Fat and energy intake
There was a trend across numerous studies for an increased risk with higher total intake of fat, although the risk increase was non-significant in the majority of studies. There was no consistent evidence of risk between intake of saturated, monounsaturated or polyunsaturated fats and breast cancer. There was no consistent association between total energy intake and risk of breast cancer, although higher intake of energy from fat was associated with borderline increase in risk.
There was a general trend from numerous studies of physical activity decreasing the risk of postmenopausal breast cancer, with risk reduction ranging from 20% to 80% (with far weaker evidence for premenopausal breast cancer). The weak evidence from two studies that increased household activity produced a borderline decrease in risk. The WCRF panel consider there to be suggestive evidence for a decreased risk with increased physical activity.
Body shape and BMI
Among postmenopausal women, increased Body Mass Index (BMI) slightly increased breast cancer risk (5% increased risk per 2kg/m2 increase). Conversely, there was an inverse association among premenopausal women (3% decrease per 2kg/m2 increase), although studies were of widely varying design. There was no association in studies where menopausal age was unspecified.
There was no association between waist circumference and the risk of postmenopausal breast cancer. There also appeared to be no consistent evidence between waist-to-hip ratio and the risk of postmenopausal breast cancer. The studies also varied in design.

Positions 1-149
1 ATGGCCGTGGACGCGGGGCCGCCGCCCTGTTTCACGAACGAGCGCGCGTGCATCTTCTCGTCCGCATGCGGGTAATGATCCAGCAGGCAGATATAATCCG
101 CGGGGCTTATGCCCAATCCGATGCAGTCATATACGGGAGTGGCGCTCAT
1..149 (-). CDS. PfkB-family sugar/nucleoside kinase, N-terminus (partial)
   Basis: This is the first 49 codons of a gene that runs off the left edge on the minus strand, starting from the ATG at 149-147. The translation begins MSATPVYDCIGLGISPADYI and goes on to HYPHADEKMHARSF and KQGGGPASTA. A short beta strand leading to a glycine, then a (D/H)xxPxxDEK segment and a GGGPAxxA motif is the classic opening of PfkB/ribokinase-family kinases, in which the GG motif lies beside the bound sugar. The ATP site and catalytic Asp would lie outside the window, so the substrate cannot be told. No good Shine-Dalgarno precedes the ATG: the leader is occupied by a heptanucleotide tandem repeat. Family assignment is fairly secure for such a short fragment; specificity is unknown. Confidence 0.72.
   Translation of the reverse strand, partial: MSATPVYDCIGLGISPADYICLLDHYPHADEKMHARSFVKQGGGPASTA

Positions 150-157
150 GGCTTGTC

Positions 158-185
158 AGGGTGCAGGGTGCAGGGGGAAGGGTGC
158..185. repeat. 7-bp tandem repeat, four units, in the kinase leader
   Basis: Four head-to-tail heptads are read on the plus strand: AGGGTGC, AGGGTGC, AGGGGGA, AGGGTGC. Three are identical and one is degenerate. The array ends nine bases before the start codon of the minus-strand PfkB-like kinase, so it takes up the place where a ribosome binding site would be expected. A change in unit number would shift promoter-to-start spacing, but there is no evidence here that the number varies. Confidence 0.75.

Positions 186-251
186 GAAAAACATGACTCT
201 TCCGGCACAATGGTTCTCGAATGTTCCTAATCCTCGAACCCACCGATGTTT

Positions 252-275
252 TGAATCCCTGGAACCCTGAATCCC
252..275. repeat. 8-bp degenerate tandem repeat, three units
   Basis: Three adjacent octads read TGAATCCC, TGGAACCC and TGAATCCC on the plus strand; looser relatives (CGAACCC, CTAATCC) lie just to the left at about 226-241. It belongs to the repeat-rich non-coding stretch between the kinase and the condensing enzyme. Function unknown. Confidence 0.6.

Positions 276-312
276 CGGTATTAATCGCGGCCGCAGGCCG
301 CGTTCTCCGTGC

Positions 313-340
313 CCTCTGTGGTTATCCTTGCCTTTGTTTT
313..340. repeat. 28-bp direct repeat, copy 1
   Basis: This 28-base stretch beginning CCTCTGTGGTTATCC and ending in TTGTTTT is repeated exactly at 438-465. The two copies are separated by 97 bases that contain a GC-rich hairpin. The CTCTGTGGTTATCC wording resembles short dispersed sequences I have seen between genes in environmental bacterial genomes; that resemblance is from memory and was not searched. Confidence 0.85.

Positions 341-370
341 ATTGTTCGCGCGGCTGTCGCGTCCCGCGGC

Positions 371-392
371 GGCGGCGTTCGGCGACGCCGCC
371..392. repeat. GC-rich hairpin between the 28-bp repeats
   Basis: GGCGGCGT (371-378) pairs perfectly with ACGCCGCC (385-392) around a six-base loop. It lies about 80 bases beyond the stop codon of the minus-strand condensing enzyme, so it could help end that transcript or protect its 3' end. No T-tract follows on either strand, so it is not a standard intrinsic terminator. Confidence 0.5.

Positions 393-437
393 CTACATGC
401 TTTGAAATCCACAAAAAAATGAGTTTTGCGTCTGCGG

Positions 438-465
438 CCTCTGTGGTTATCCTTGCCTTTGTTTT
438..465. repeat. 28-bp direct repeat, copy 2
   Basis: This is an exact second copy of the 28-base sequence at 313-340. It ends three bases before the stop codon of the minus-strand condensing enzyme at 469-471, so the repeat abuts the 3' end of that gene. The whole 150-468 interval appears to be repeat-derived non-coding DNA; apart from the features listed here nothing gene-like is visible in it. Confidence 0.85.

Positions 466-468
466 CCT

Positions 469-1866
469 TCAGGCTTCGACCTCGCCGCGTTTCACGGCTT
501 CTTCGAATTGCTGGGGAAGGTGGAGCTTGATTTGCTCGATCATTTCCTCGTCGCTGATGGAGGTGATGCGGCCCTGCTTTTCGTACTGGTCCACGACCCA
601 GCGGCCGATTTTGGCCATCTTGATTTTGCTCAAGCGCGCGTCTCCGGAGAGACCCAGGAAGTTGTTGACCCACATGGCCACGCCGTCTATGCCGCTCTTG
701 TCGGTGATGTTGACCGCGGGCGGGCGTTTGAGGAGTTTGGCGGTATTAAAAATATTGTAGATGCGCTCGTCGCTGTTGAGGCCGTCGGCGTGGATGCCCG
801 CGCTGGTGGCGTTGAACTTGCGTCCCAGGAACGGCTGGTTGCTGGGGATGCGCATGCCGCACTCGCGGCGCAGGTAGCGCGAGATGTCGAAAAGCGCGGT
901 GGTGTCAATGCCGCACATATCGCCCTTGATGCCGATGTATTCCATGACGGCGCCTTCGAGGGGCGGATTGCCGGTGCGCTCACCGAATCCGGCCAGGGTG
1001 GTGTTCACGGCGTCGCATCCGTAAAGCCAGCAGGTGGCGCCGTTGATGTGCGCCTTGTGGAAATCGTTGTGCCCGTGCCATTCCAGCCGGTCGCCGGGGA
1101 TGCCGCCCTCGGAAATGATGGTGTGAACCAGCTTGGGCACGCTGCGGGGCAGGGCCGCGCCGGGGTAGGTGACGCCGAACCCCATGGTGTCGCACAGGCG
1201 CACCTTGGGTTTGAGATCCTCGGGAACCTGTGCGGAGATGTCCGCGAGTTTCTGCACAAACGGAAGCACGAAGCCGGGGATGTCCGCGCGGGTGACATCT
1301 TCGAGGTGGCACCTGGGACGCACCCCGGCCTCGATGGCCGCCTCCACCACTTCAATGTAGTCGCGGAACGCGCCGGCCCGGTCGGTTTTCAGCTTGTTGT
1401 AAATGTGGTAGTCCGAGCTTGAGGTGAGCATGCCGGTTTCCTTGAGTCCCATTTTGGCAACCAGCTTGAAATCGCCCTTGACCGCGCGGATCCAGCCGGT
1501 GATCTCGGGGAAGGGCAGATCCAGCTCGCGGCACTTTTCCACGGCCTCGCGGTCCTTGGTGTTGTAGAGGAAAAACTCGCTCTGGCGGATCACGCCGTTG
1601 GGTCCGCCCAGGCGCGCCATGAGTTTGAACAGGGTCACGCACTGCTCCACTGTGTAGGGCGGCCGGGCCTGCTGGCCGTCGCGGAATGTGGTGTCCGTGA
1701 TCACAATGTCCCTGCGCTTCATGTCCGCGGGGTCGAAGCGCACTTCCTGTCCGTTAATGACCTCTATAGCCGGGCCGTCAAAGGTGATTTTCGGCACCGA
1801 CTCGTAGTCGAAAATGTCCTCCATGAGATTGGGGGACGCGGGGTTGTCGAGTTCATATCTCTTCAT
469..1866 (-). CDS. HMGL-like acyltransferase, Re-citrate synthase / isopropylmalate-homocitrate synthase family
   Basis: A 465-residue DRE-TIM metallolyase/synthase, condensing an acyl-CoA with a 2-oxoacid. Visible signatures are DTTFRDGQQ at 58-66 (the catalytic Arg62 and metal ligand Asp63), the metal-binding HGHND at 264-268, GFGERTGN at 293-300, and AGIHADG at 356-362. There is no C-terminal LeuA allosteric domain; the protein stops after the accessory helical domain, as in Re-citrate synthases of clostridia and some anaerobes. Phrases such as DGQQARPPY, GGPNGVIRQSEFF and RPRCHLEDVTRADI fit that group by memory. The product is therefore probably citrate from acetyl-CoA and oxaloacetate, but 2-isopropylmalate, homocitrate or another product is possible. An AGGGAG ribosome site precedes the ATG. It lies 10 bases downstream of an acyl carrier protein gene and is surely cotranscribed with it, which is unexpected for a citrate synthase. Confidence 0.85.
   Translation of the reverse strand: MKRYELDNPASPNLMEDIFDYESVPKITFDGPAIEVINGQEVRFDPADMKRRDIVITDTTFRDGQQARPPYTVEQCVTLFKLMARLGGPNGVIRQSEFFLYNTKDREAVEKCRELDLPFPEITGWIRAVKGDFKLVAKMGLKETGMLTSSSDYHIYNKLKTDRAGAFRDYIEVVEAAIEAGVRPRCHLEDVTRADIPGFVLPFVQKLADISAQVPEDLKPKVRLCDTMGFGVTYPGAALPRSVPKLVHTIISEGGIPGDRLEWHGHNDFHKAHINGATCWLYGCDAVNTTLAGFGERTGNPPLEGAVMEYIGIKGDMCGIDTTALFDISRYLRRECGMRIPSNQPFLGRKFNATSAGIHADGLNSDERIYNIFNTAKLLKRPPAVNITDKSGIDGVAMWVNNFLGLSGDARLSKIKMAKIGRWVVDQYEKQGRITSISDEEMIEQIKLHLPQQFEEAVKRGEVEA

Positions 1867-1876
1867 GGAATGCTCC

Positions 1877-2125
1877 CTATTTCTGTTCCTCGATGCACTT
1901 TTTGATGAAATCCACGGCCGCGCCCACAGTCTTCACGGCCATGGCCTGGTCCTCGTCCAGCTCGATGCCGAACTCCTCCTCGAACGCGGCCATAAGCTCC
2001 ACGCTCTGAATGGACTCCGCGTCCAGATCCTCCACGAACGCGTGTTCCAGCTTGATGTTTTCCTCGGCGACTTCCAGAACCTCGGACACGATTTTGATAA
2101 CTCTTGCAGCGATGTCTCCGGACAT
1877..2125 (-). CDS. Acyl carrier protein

Results for the range of individual minerals, vitamins, nutrients and individual foods and their associations with decreased or increased risk of breast cancer, have not been given here, but are in the full report. Many of the other dietary associations were assessed using studies with design methods and types of results that were too different to combine.
Across many of the studies, the associations with decreased or increased cancer risk were non-significant and the WCRF panel say they can make no conclusions on the risk associations with any individual foods, vitamins, minerals, nutrients or dietary patterns.
Are all breast cancer cases related to these risk factors?
Breast cancer has become an increasingly common disease, now affecting around one in nine women. This comprehensive update to the systematic review completed in 2007 has specifically focussed on investigating the associations between breast cancer and lifestyle factors such as diet, alcohol consumption and physical activity.
These types of controllable lifestyle factors can play a role in a woman’s risk of developing breast cancer, (leading to one newspaper coining the phrase 'slob cancer') but it should be remembered that there are a number of largely uncontrollable factors that are known to contribute to the risk of breast cancer. These factors include increased age, close family history of breast cancer, mutations in specific genes, hormone levels (including use of artificial hormones), age at starting and ending periods, number of pregnancies and breastfeeding (WCRF research panel considers there to be convincing evidence of a decreased risk from breastfeeding), prior breast cancer, height, and radiation exposure.
While many of the risk factors for developing breast cancer cannot be easily avoided, the results of this research support the role of healthy lifestyle as a method of preventing breast cancer, specifically adopting a varied, balanced diet, having moderate alcohol consumption and taking regular physical activity.